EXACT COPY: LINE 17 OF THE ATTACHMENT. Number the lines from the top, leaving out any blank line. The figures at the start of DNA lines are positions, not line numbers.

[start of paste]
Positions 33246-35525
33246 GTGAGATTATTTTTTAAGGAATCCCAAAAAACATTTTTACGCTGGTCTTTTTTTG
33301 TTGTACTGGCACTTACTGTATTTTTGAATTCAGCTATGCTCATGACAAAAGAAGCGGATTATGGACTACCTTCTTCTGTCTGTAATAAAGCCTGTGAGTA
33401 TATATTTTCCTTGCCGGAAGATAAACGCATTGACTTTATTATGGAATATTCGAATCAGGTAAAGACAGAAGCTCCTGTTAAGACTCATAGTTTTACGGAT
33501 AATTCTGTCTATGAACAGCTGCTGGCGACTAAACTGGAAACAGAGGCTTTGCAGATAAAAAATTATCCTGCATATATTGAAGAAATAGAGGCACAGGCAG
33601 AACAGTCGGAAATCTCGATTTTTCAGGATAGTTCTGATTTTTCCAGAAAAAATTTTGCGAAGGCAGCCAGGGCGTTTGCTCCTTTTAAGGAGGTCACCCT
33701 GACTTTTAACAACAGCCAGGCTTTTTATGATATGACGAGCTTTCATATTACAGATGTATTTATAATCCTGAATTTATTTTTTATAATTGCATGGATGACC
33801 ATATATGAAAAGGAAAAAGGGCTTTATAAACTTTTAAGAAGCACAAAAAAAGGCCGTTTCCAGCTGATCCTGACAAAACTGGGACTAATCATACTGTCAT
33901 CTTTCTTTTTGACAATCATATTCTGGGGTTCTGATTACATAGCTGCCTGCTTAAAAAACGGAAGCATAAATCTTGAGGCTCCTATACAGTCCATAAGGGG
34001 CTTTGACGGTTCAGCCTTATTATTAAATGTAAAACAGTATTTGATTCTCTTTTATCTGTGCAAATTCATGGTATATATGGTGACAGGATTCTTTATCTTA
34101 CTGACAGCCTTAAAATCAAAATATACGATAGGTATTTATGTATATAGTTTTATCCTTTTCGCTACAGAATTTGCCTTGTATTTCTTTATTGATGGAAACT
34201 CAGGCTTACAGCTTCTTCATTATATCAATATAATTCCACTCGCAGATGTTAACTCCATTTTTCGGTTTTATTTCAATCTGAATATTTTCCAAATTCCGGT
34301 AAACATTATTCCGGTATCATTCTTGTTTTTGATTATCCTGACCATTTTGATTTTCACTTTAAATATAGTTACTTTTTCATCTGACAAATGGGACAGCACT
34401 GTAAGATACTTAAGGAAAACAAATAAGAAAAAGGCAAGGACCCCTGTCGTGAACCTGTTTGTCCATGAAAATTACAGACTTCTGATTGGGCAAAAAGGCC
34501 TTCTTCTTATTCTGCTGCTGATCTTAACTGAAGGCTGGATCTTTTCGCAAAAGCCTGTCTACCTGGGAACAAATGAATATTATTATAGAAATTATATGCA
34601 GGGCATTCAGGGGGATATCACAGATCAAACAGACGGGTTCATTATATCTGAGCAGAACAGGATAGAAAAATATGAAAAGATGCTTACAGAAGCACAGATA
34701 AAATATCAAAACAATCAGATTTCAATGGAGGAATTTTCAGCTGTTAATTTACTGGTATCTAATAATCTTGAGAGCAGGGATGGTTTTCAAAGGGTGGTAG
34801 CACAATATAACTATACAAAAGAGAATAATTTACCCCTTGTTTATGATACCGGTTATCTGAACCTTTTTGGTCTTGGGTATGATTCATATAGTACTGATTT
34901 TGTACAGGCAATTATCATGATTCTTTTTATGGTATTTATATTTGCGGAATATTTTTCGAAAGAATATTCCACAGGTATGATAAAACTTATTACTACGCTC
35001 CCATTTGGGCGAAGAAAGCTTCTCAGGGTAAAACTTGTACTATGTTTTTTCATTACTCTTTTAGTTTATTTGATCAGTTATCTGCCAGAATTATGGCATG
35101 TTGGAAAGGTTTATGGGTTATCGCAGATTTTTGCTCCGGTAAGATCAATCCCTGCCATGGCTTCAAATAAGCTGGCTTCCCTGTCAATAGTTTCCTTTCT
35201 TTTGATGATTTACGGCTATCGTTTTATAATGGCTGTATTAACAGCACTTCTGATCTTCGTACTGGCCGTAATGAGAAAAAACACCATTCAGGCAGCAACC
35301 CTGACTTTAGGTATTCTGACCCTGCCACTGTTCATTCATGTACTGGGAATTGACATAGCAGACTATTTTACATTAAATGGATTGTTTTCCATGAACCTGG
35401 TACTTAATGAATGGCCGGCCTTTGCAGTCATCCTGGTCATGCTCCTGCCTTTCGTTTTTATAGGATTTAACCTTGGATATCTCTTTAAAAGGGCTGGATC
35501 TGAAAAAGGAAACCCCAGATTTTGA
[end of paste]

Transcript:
34701 AAATATCAAAACAATCAGATTTCAATGGAGGAATTTTCAGCTGTTAATTTACTGGTATCTAATAATCTTGAGAGCAGGGATGGTTTTCAAAGGGTGGTAG